TSAR NICHOLAS II’S AEROPLANE MAKER: IGOR SIKORSKY (1889 – 1972)
Born in Kiev (Russian Empire) on May 25, 1889, world famous Russian aircraft engineer, inventor and philosopher Igor Ivanovich Sikorsky was the youngest child of a well-known psychiatrist, professor of the University of Kiev – Ivan Sikorsky and his wife Maria, nee Temryuk-Cherkasova.
From 1903 to 1906 Igor studied at the St. Petersburg Naval Academy. In 1907 he entered the Kiev Polytechnic Institute, where he joined the “Aeronautics Mechanical Circle”. In the next few years, Sikorsky built his first two simple coaxial helicopters. The capacity of the unit built in 1909 reached 9 pounds, and was presented at a two-day aeronautic exhibition in Kiev later that year. None of helicopters built until this point could take off with a pilot, so Sikorsky switched to building airplanes. In January 1910 he tested an aero-sleigh of own design and also flew the first plane of his construction: C-2. The following year he received his pilot license.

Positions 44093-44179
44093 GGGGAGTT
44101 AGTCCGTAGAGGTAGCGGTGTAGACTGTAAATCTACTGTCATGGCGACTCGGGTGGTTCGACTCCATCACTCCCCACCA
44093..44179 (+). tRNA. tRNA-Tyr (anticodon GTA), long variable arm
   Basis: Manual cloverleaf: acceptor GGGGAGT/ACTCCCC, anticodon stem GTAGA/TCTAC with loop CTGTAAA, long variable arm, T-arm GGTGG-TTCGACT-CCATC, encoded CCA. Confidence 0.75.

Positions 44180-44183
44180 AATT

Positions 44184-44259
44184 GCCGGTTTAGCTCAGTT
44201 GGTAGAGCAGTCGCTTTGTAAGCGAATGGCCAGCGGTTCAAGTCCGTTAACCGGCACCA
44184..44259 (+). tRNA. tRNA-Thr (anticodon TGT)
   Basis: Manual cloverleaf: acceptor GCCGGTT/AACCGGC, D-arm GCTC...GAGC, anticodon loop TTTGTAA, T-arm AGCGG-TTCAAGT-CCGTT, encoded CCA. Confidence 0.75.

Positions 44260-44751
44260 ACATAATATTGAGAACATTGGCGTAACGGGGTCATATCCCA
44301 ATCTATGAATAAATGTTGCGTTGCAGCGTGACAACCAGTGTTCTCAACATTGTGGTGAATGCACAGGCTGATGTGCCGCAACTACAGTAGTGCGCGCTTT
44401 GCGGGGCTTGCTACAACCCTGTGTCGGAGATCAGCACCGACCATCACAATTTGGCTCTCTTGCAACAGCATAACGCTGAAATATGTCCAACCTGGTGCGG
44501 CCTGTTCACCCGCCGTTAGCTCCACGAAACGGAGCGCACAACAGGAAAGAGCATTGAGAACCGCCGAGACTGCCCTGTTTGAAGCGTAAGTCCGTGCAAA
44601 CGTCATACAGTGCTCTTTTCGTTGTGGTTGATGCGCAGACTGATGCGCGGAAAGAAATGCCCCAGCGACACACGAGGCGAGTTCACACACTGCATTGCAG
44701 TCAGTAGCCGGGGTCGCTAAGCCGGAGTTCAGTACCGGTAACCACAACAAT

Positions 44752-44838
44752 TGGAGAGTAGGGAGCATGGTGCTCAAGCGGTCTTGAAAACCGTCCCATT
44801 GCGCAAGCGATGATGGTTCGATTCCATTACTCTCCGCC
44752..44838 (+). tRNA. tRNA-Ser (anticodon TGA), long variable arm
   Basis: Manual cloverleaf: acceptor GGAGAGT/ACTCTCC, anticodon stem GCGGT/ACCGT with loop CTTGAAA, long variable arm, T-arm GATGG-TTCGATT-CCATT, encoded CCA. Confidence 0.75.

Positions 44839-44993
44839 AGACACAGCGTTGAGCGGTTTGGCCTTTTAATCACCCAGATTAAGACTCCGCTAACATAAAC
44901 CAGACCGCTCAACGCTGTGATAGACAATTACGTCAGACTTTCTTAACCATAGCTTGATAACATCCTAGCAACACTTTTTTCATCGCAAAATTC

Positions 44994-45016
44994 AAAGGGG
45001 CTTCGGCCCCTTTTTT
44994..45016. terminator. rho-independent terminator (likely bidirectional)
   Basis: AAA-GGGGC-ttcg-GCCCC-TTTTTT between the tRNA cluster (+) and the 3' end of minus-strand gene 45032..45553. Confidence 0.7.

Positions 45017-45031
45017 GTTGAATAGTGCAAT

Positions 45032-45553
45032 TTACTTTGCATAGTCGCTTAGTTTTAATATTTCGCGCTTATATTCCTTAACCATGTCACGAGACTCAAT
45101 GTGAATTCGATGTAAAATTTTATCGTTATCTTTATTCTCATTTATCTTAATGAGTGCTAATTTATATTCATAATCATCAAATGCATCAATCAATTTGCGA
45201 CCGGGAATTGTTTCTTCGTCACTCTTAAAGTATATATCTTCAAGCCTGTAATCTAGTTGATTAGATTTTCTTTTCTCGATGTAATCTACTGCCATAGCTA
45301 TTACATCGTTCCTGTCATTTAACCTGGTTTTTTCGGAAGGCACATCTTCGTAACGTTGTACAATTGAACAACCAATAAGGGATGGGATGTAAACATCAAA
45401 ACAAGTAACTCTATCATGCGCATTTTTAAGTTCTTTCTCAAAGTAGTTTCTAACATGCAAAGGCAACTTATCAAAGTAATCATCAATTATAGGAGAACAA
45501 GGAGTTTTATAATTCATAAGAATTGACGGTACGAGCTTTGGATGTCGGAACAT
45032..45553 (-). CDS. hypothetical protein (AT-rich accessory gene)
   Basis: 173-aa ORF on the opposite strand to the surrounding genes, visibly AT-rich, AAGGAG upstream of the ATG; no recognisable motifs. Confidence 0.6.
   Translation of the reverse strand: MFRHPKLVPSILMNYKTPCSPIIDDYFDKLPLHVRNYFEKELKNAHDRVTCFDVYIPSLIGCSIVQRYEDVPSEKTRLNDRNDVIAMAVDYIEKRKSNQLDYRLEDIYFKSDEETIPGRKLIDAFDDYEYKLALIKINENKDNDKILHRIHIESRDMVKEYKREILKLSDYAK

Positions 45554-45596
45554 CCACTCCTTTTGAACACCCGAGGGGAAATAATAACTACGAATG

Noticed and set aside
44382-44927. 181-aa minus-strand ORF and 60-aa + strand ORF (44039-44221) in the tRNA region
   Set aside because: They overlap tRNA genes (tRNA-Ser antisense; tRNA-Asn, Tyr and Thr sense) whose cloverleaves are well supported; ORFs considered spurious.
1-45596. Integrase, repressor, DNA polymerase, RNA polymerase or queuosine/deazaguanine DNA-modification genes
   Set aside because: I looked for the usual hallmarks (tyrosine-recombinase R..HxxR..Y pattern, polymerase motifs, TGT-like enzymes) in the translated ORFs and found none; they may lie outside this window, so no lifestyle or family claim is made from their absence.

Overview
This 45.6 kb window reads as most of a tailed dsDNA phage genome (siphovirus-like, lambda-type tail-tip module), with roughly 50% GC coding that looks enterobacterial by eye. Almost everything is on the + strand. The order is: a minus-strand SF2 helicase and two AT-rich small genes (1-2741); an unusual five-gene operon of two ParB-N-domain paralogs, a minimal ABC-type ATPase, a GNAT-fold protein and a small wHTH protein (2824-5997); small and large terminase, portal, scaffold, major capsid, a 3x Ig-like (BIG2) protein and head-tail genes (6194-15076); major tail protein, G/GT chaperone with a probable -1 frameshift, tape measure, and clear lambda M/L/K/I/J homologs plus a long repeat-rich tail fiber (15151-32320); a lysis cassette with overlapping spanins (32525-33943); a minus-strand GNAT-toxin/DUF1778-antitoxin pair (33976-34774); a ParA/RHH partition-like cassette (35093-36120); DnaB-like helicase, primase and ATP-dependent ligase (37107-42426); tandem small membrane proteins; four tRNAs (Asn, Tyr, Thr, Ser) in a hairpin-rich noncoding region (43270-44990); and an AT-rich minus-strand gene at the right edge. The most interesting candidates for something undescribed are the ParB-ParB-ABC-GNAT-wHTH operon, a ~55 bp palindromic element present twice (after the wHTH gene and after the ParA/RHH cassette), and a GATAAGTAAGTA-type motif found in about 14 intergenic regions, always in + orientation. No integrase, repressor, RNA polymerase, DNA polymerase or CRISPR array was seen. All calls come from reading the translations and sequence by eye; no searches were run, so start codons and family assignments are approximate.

In 1912-1914 he created the aircrafts “Grand” and “Ilya Murometz”, initiating a series of multiengine aircrafts. On March 27, 1912 in his biplane “C-6”, Sikorsky managed to set the world’s record speed with two passengers onboard.
Igor Sikorsky was a deeply religious Orthodox scholar. After the Russian revolution, he went into exile and settled in the United States. He continued to participate in the activities of the Orthodox theological, philosophical and Russian monarchist societies and movements. In exile Igor Sikorsky continued to work at the Tolstoy and Pushkin Societies, studied philosophy and theology, and participating in the activities of the monarchist movements.
His first experimental helicopter “Vought-Sikorsky VS-300”, created in the United States, took off on September 14, 1939. Essentially, it was an updated modernized version of Sikorsky’s first Russian helicopter that was created back in 1909 in the Russian Empire.
In 1963 Igor Sikorsky was awarded the highest scientific award of the American Society of Mechanical Engineers – Medal of ASME.
Igor Ivanovich Sikorsky died in 1972 in Easton, CT, and was buried at the Greek Orthodox cemetery of St. John the Baptist in Stratford, CT.
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